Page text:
Published online by Cambridge University Press: 28 June 2012
Diversion of ambulances by hospital emergency departments has become a day-to-day occurrence in many jurisdictions within Canada. Yet, despite the increasing prevalence of this phenomenon, its impact on transported patients, on the EMS system, and on the health care system overall has not, to date, been well quantified. Despite the increasing sophistication and capabilities of North American EMS systems, it is difficult to argue with the principle that unstable or potentially unstable patients are best served by expeditious transport for definitive care to acute care facilities. T o this end, this study represents an effort to assess the systemic and patient care impacts of ambulance diversions.
Patient-care and corresponding ambulance trip records for all patients transported by this EMS system for a five week period were abstracted to identify those patients in which an ambulance was diverted from its initial destination. Adverse events include hypotensive episodes, airway compromise, changes in level of consciousness, and the onset of violent behavior. Response and transport times also were abstracted, comparisons utilized student's t-test and 95% Confidence Intervals. Results: Ambulance diversions increased EMS response times and prehospital transport times. Adverse medical events occurred during 4.3% of diverted ambulance runs. Patients, when faced with the prospect of transport to other than their hospital of choice, not infrequently cancelled EMS transport and sought other means of transport. Subsequent interfacility transport was required for 4.3% of the diverted patients.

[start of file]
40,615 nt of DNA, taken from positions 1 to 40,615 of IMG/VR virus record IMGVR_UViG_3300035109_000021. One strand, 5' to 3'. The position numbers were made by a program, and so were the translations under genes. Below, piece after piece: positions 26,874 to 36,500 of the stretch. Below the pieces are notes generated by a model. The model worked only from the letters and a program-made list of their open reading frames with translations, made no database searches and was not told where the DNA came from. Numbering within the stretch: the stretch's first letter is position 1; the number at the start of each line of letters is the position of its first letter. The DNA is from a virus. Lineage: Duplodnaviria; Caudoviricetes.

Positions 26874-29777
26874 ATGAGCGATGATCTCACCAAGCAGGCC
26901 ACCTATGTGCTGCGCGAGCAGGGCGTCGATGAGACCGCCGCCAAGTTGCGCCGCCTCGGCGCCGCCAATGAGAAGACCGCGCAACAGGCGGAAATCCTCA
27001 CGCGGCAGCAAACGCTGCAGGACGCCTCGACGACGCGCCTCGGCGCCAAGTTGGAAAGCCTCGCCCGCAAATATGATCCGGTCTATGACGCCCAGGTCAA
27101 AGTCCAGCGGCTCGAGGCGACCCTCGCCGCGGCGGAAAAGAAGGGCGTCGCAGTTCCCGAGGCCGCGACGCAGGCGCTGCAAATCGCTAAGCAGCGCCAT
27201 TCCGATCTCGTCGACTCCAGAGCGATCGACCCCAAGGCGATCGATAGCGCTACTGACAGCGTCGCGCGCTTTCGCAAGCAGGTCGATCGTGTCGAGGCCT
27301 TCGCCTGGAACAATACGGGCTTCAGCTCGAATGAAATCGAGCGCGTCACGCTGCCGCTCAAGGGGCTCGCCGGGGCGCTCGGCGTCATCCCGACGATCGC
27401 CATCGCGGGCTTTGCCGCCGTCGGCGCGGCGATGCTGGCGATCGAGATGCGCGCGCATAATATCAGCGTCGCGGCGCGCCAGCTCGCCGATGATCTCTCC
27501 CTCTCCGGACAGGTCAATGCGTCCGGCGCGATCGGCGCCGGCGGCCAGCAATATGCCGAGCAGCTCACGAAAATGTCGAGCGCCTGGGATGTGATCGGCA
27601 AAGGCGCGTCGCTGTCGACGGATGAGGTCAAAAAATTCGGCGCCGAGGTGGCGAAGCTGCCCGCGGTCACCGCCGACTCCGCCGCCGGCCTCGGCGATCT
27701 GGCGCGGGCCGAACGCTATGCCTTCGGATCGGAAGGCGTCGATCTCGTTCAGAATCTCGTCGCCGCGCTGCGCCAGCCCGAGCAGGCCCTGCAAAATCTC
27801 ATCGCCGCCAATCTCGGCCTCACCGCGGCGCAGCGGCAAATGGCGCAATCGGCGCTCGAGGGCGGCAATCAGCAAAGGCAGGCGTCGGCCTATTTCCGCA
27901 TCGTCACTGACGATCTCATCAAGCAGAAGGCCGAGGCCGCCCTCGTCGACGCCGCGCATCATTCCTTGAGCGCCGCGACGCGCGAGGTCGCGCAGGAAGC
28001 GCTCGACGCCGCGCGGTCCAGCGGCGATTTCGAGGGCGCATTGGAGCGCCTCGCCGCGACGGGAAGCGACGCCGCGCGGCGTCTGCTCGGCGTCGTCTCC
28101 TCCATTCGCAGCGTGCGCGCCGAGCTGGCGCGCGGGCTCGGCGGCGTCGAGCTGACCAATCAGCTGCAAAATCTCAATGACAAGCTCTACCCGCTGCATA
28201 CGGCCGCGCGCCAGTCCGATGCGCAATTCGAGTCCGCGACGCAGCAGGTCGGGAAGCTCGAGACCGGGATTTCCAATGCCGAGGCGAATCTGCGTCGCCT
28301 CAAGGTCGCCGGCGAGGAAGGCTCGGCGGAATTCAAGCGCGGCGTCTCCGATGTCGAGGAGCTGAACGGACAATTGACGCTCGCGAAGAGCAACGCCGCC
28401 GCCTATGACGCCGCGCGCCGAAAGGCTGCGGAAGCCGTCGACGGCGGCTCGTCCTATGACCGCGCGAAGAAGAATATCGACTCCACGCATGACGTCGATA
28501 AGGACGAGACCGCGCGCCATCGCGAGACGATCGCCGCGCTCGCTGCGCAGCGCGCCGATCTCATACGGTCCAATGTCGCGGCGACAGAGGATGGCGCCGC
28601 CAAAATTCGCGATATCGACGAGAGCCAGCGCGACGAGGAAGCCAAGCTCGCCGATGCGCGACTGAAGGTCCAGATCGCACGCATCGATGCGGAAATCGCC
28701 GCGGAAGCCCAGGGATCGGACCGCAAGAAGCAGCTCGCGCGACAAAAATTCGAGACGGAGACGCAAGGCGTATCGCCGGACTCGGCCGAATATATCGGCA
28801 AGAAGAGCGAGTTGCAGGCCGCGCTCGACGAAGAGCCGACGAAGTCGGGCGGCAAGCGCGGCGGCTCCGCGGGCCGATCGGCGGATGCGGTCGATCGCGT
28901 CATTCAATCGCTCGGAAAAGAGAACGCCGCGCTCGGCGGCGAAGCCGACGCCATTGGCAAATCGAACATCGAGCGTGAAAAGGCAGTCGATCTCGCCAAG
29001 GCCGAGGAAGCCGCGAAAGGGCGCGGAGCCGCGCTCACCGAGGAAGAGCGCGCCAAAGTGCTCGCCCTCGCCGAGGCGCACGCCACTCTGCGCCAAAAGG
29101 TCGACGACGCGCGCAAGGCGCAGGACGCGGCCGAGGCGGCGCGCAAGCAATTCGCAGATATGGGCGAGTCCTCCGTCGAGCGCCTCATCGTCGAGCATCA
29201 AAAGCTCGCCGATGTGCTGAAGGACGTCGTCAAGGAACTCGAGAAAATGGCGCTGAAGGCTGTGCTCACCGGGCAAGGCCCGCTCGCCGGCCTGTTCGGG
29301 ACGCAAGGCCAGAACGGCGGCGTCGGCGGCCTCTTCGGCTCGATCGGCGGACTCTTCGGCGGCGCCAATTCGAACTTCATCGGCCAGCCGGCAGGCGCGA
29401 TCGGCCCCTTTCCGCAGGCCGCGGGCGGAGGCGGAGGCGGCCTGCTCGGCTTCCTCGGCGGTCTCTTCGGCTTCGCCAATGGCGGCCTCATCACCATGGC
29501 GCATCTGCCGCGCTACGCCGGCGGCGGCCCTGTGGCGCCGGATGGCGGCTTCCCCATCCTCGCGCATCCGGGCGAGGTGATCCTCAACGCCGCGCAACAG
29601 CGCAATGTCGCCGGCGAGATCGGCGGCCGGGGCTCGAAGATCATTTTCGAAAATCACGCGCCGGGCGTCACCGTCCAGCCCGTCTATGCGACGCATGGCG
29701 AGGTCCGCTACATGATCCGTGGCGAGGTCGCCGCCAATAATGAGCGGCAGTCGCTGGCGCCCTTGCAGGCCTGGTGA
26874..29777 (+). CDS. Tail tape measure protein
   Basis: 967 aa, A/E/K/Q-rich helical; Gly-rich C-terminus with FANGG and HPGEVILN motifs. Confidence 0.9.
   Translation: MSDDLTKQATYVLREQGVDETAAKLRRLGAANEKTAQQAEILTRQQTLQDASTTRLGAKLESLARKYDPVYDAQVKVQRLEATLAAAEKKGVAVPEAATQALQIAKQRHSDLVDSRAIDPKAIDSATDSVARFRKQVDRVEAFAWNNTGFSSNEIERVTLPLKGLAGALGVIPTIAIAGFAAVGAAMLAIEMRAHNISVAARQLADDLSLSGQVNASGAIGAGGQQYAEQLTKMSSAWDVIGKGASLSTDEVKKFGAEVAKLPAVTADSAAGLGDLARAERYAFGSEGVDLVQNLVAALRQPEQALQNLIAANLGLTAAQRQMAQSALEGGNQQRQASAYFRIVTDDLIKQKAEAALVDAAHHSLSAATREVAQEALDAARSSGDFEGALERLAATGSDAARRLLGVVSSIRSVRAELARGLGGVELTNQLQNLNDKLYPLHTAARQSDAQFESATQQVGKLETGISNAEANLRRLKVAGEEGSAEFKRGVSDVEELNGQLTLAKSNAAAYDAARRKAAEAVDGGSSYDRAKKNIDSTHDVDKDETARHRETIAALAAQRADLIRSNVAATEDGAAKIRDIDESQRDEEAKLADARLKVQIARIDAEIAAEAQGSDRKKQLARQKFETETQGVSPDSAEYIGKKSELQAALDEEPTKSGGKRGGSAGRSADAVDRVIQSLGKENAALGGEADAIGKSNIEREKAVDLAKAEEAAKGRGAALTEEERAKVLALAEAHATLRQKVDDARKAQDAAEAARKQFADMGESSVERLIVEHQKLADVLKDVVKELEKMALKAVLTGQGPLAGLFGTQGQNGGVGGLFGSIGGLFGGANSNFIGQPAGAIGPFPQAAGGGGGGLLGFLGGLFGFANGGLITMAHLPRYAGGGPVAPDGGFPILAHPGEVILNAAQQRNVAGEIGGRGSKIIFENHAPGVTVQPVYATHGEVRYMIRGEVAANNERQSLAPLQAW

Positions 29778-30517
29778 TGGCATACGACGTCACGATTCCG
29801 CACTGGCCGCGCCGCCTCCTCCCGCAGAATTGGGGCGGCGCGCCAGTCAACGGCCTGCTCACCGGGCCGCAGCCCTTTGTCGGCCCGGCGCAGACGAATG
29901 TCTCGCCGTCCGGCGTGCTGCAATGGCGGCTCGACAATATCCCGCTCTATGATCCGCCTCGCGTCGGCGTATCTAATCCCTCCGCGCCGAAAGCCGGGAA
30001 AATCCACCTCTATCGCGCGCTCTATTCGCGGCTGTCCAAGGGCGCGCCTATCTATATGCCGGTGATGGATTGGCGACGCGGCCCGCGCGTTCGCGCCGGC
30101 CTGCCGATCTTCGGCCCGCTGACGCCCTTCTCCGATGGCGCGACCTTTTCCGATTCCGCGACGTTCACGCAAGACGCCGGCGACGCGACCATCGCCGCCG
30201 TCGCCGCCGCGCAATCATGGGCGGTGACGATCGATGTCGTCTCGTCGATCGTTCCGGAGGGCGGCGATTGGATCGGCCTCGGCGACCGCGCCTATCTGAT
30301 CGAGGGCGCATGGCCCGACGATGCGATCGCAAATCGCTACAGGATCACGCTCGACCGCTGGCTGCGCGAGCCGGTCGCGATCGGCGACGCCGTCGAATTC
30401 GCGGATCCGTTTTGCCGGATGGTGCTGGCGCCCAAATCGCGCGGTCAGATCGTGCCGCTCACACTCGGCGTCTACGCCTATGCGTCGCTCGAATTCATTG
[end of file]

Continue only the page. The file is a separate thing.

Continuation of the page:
Diversion of ambulances impacts the EMS system by increasing response and transport times; the region, by generating subsequent interfacility transports; and patients, as adverse medical events can occur during the diverted transport.